One of the most exciting things about an art community on the rise is that when you participate in that community, you can have a real, appreciable impact. That’s especially true in the South, where the arts are chronically under-funded, with Georgia — despite its capital’s flourishing art community — often ranking near the bottom of grants for public art. Be a part of change for the better by doing the following:

  • Donating to philanthropic organizations like the Community Foundation for Greater Atlanta, the Metropolitan Atlanta Arts Fund, the Atlanta Artist Relief Fund, the #AboveFour campaign, or the Atlanta Taskforce for Philanthropic Reparations

  • Visiting, donating and purchasing from local museums, galleries, co-ops and art fairs

  • Participating in events like the Inman Park’s Arts & Crafts Market, the Living Walls project or performances at the Atlanta Children’s Theatre Company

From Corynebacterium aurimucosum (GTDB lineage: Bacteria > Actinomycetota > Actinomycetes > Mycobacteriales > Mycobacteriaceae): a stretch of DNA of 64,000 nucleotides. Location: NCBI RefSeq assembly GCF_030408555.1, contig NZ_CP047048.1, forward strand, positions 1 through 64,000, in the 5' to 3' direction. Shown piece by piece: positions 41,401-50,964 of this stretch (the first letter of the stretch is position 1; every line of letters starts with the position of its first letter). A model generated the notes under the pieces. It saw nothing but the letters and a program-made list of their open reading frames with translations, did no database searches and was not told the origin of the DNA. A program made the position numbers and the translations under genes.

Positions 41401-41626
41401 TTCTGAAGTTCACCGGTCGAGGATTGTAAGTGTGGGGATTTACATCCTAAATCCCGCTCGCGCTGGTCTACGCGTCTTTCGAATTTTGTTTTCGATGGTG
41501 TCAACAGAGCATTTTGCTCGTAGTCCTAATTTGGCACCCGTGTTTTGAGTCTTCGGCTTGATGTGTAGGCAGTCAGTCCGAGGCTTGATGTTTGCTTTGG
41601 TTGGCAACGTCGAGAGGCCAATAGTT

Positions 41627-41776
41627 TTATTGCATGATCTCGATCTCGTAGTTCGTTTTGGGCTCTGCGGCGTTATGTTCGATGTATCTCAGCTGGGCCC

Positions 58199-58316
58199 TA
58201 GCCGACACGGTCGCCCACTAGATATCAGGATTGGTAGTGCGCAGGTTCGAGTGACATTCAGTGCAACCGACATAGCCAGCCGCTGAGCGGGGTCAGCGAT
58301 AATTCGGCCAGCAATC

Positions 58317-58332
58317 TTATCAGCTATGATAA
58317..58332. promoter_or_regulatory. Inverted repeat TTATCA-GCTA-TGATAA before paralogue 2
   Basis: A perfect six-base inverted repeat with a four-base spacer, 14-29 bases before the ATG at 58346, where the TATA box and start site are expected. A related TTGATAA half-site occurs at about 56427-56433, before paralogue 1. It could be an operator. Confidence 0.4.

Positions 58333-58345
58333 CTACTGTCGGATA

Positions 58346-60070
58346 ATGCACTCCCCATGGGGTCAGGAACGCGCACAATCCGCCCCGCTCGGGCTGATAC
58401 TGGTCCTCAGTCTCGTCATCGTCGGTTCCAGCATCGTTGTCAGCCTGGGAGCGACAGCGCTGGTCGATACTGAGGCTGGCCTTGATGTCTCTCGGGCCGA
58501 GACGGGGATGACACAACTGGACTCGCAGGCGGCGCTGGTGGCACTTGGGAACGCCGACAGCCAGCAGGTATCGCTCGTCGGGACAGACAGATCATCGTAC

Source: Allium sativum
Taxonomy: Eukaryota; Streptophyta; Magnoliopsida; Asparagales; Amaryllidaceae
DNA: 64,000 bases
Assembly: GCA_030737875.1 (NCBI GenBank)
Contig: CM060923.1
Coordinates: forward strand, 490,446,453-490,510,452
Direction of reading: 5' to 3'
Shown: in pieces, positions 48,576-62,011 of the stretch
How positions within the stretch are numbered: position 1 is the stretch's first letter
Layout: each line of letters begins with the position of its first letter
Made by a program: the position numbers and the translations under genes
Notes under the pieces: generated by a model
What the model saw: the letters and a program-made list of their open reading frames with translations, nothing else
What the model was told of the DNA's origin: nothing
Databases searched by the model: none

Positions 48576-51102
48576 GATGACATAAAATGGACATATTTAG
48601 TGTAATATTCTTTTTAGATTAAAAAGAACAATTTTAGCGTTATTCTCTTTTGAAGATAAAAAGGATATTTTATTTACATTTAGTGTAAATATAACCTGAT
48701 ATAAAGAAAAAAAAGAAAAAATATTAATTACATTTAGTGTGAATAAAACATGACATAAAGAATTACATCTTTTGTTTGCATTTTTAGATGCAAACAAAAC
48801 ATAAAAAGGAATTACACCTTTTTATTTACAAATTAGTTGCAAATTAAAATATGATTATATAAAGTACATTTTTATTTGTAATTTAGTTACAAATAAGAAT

• Taking classes from local artists (CBS Local Atlanta recommends those at the nonprofit Atlanta Celebrates Photography, for instance)

  • Becoming a member at museums such as the Museum of Contemporary Art of Georgia, the High Museum of Art or the Hammonds House Museum

  • Purchasing art by Atlanta artists

Can’t make it to Atlanta just yet? You can still be a patron by purchasing local art from the online storefronts of Atlanta artists, or even just by checking them out and sharing their works and names. Wussy magazine’s Jon Dean makes these recommendations: Savana Ogburn, Davion Alston, Jesse Pratt López, Patrick di Rito, Nicholas Goodly.


Alongside experience as a graphic designer and on-set art director, Dan Ketchum is a northeast-LA-based culture, media and food writer of 12 years, with publishers including Ashford University,, The Seattle Times and USA Today.